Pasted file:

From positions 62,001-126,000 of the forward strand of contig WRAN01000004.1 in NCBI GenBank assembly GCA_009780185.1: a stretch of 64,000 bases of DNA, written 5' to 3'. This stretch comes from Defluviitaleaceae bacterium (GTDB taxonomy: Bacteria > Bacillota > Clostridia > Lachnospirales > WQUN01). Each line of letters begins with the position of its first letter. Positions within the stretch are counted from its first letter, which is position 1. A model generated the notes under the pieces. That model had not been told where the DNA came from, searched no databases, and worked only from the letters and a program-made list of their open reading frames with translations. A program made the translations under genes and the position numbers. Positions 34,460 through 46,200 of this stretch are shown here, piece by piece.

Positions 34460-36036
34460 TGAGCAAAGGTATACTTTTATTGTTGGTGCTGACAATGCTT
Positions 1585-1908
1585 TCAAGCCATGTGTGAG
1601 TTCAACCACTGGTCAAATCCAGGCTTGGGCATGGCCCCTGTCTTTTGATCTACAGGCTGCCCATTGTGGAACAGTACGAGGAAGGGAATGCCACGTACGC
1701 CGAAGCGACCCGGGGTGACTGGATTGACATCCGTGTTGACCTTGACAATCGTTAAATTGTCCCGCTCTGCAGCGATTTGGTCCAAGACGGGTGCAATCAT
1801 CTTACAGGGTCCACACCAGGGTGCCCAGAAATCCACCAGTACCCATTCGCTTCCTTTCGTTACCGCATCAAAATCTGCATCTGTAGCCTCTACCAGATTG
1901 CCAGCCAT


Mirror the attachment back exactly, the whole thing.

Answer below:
From positions 62,001-126,000 of the forward strand of contig WRAN01000004.1 in NCBI GenBank assembly GCA_009780185.1: a stretch of 64,000 bases of DNA, written 5' to 3'. This stretch comes from Defluviitaleaceae bacterium (GTDB taxonomy: Bacteria > Bacillota > Clostridia > Lachnospirales > WQUN01). Each line of letters begins with the position of its first letter. Positions within the stretch are counted from its first letter, which is position 1. A model generated the notes under the pieces. That model had not been told where the DNA came from, searched no databases, and worked only from the letters and a program-made list of their open reading frames with translations. A program made the translations under genes and the position numbers. Positions 34,460 through 46,200 of this stretch are shown here, piece by piece.

Positions 34460-36036
34460 TGAGCAAAGGTATACTTTTATTGTTGGTGCTGACAATGCTT
Positions 1585-1908
1585 TCAAGCCATGTGTGAG
1601 TTCAACCACTGGTCAAATCCAGGCTTGGGCATGGCCCCTGTCTTTTGATCTACAGGCTGCCCATTGTGGAACAGTACGAGGAAGGGAATGCCACGTACGC
1701 CGAAGCGACCCGGGGTGACTGGATTGACATCCGTGTTGACCTTGACAATCGTTAAATTGTCCCGCTCTGCAGCGATTTGGTCCAAGACGGGTGCAATCAT
1801 CTTACAGGGTCCACACCAGGGTGCCCAGAAATCCACCAGTACCCATTCGCTTCCTTTCGTTACCGCATCAAAATCTGCATCTGTAGCCTCTACCAGATTG
1901 CCAGCCAT